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Alice (& a bit of Bruce)

Updated: Aug 9, 2022

She looked at me with piercing green eyes.

"Why are you here?"

I had travelled far to see her, so I was surprised at her question.

"Because I love you. I wanted to see you."

"Bullshit! Leave and never come back!"

I had to tell myself, It's not Alice. She would never say that. It's the paranoia dementia speaking.

Alice seemed to have forgotten I was there. She murmured something about wanting the blonde caregiver fired. "She keeps talking to me about Jesus." There was no point in mentioning there was no blonde caregiver.

The green eyes seemed to return from another world. They smiled.

"My dear. It's so nice to see you. I didn't see you come in." "It's lovely to see you Alice. You are looking well."

"Not bad for 96. I was telling Bruce I need to get out into the greenhouse and tend my orchids."

I didn't remind her Bruce had passed away four years before, and the abandoned greenhouse was full of empty pots.

"You have always had such beautiful orchids."

The green eyes smiled.

"So, how was China?"

What would be interesting to tell her?

"It was an amazing experience. I would never have imagined I would be teaching high school there."

Alice got very quiet.

"Is this all there is to life? Is this what I worked so hard all my life be confined to this bed...this wheelchair?"

Alice blinked, obviously interested in a new thought.

"Will you stay for dinner? I'll tell the maid to set another place."

"I'd love to. Thank you."

Alice died shortly after that visit four years ago while I was in Uganda. I wish I had been with her. I would have loved to have been able to hold her hand, to tell her I loved her, appreciated her... more than I could ever say. Alice was my mother's sister. When I was a young teen, Alice took me into her home when no one else wanted me. I am so grateful to God for orchestrating that.

Alice told me a few years ago if I didn't stop talking to her about Jesus she didn't want to see me anymore. I told her I would miss her. Thankfully, months before her eyes closed forever on this life, Alice prayed with me and asked Jesus to be her Savior. The dementia dissolved like a mist in the morning sun. Alice became sweeter, kinder, more thankful. The caregivers commented on it. It was surprising to see the change. I am so thankful I will see Alice again one day.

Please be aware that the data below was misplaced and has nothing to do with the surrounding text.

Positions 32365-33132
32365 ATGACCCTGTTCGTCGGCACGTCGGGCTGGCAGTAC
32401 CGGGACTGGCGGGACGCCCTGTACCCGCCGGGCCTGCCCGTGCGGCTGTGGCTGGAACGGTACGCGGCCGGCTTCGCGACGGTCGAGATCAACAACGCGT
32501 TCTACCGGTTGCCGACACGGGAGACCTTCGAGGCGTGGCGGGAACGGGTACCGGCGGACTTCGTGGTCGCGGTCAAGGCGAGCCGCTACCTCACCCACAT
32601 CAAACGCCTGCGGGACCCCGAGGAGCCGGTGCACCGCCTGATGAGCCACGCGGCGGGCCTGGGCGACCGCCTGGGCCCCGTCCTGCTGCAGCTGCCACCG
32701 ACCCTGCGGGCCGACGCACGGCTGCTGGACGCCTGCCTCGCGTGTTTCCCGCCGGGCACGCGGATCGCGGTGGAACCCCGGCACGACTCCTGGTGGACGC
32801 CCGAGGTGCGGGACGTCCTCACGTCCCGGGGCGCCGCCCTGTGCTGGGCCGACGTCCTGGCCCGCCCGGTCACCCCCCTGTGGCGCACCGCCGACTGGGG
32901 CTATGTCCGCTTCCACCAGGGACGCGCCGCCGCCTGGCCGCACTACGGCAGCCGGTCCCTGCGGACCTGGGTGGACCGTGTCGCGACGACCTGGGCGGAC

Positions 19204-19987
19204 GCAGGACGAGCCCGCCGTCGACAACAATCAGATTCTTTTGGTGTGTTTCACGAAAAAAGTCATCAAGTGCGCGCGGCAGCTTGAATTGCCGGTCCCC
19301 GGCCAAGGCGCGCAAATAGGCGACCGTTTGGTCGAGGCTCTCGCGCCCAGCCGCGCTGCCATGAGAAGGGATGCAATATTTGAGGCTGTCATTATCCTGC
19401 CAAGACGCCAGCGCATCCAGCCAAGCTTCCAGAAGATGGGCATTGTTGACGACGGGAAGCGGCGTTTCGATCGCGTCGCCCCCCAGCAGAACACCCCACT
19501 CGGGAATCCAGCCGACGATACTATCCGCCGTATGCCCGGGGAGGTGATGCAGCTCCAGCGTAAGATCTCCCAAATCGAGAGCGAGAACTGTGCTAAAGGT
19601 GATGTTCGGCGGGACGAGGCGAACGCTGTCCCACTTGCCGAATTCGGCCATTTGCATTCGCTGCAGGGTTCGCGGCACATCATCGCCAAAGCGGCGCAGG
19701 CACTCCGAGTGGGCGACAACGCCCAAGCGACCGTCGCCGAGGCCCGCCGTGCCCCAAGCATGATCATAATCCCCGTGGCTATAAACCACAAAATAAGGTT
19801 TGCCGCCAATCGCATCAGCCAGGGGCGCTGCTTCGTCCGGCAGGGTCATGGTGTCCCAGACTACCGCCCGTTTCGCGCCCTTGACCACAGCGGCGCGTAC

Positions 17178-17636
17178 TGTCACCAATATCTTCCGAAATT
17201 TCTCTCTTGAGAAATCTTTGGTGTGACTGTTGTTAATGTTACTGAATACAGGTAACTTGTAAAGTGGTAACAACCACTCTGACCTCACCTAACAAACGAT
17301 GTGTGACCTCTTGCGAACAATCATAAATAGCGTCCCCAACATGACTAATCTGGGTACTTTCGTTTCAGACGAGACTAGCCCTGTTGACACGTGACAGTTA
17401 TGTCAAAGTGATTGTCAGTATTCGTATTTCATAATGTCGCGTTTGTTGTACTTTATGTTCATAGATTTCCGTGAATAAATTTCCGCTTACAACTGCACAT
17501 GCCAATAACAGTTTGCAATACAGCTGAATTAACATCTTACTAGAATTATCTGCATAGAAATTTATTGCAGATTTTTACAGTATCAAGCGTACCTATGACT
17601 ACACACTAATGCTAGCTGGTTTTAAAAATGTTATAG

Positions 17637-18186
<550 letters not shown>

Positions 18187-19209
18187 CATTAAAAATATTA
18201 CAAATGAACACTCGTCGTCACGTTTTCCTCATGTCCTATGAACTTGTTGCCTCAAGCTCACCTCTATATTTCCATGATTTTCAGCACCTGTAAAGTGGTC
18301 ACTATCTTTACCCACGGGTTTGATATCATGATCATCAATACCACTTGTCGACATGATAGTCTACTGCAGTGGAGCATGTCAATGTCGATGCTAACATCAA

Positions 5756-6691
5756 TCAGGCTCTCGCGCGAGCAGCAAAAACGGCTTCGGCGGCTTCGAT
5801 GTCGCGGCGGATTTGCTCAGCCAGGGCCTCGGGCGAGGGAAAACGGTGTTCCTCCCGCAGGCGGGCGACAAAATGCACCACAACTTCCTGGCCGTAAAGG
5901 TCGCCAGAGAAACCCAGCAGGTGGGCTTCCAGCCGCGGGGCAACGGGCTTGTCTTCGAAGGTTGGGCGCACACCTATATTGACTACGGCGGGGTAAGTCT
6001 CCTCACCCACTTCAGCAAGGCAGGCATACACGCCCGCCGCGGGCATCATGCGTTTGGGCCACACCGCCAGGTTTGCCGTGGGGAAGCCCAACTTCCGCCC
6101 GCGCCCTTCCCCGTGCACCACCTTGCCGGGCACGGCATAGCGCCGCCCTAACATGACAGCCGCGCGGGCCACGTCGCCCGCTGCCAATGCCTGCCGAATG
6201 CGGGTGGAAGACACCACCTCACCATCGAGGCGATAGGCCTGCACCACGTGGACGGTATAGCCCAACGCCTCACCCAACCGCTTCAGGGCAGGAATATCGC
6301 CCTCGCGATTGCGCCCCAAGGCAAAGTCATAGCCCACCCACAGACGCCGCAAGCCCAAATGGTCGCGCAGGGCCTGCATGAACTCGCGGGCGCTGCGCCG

I visited Alice's home recently. That was a mistake. I hadn't been there since her funeral. It was upsetting to see a place that had so lovingly been cared for by Alice and Bruce in such complete disrepair. How could the place look so ruined in just four years? Several tiles on the steps leading to the front door were loose or missing. The paint on the house was blistered and peeling. The yard, once a place the Van Dusen Garden Society visited, was an overgrown mess. The wooden walkway was broken, with branches from the fig tree lying across the path. Bruce had once spent eight hours a day tending his nearly one-acre garden. What had once been vibrant and beautiful now looked old and tired. The greenhouse, once filled with Alice's prized orchids, was now dilapidated and abandoned. It was heartbreaking to see all the work Alice and Bruce had poured into their property wasted. I cried. My comfort now is knowing Alice is in the most amazing garden ever.

I wrote Bruce a letter telling him about God and Heaven shortly before he stepped into eternity. I had to write it, as he had hearing loss, and I didn't want him to miss anything. He smiled indulgently, then handed the letter back and said he didn't believe a word of it. I'm crying as I write this. Thinking of Bruce being separated from God forever is unbearable. I hope when he was in a coma, the week before he died, he had a chance to consider where he would spend eternity. I pray he chose wisely. He was such a beautiful man.

If you have loved ones, like my dear Alice and Bruce, please tell them about God who loves them while there is still time. Blessings, Beloved of God.

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